The Right to Dress
The school code for dress and hair has become a problem. Recently, a guy was suspended for the “crime” of wearing unusual clothes and doing his hair green. I don’t think any kids should be punished for their choice in clothes.
What a kid wears is a personal thing, a way to show their individuality. Like being unique is suppose to be so special, but then we get in trouble when we try to show it. In the olden days, when people started wearing long hair, beads and sandals, they didn’t get hassled for it. Now, we wear wide-leg jeans that are too big and different colored hair, we get bad looks from people but we can sometimes get punished too. It doesn’t make no sense.
Fashion is a very basic right in a teen’s life. We think alot about what we look like and what others think about us. If you think about it, school is one big fashion show. People look at what you wear and are always looking for trendsetters. It seems like the teachers and principal don’t get how teens are about their clothes. If we are not aloud to wear what we want, we might get made fun of, and you just KNOW what happens to kids when that happens. Kids can really suffer from it.
It’s discrimination when certain kinds of clothes aren’t aloud. People think that just because you wear all black and have spiked hair, you’re a troublemaker or something. They don’t understand that it’s just fashion, and all kids who dress in black and wear chains don’t think the same way. Clothes don’t make you into something you’re not. When you don’t trust others because of the way they dress, you’ve gone too far. And our school has gone too far.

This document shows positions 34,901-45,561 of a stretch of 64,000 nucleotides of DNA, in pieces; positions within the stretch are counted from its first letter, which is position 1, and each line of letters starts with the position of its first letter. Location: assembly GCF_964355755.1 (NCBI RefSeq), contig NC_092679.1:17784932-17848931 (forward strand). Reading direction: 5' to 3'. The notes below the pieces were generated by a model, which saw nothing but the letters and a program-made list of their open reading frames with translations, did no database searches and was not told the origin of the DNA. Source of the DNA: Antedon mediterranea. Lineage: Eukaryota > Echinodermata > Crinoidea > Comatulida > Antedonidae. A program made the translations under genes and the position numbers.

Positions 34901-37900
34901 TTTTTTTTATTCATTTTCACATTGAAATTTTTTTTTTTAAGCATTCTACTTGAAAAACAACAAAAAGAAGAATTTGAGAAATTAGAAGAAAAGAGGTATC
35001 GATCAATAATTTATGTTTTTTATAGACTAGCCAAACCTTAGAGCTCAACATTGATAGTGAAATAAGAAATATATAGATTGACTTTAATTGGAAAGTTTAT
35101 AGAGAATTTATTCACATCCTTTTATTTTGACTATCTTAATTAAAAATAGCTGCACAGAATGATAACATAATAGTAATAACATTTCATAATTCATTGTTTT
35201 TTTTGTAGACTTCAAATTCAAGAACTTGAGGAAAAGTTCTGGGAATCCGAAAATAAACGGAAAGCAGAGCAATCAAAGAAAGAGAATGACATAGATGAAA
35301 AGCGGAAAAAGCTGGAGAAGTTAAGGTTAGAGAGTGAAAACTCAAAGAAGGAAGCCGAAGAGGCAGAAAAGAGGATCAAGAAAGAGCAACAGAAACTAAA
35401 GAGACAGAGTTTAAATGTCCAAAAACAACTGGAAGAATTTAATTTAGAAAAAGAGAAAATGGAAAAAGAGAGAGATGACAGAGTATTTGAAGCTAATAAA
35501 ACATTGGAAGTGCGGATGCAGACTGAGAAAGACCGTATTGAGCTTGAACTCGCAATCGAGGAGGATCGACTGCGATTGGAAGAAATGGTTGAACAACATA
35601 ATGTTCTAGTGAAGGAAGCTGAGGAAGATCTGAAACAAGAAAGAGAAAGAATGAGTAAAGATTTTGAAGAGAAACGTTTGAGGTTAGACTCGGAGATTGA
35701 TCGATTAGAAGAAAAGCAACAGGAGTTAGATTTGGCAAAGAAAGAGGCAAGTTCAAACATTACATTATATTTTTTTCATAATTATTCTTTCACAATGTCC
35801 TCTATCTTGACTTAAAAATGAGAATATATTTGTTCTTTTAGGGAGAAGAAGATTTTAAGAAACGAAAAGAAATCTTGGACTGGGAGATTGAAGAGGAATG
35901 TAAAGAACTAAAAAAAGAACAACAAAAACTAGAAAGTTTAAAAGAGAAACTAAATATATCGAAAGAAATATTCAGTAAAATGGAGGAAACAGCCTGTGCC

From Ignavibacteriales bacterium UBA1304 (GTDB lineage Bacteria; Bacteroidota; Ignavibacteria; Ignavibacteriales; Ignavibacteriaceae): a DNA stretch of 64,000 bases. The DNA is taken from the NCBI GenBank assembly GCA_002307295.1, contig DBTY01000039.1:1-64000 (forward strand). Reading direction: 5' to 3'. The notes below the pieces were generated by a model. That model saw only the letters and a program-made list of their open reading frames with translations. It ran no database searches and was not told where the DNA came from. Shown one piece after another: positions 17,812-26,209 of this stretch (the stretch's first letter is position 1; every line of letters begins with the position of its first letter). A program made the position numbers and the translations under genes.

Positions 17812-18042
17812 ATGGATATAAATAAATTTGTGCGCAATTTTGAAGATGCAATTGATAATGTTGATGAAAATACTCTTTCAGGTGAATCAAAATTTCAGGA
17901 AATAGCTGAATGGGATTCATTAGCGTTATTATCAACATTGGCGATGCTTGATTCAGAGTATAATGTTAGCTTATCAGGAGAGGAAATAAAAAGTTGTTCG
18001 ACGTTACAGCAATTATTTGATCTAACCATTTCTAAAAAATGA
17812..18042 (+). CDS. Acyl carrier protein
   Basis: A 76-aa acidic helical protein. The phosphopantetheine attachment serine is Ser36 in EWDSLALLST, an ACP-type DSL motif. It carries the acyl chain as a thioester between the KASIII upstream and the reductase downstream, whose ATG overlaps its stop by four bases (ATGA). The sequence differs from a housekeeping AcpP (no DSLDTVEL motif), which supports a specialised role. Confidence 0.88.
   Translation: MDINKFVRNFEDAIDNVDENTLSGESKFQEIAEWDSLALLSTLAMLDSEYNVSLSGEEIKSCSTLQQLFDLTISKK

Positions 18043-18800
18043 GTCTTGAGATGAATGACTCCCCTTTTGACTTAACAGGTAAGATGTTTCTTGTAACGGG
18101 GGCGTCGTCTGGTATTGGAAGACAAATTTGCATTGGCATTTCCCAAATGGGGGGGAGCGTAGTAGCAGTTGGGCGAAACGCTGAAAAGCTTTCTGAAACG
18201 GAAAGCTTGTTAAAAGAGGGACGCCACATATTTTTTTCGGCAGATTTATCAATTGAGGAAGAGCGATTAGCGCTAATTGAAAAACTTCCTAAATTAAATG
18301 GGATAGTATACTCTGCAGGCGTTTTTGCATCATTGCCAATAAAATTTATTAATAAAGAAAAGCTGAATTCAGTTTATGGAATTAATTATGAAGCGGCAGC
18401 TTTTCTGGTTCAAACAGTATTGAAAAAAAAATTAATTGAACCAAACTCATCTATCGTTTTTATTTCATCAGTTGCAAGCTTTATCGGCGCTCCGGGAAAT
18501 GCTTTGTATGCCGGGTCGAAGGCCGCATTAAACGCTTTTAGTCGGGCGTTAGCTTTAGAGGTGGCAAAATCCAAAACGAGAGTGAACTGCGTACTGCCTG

If we have to fit into some kind of a mold for what is acceptable for us to wear, we don’t have no more freedom of expression or freedom of choice. Everyone has a right to dress, think, feel and act however they want to, as long as they don’t forget that others have that right to. So stop blaming the clothes.
The Right to Dress by Thoughtful Learning is licensed under a Creative Commons Attribution-NonCommercial-ShareAlike 4.0 International License.
Based on a work at k12.thoughtfullearning.com/assessmentmodels/right-dress.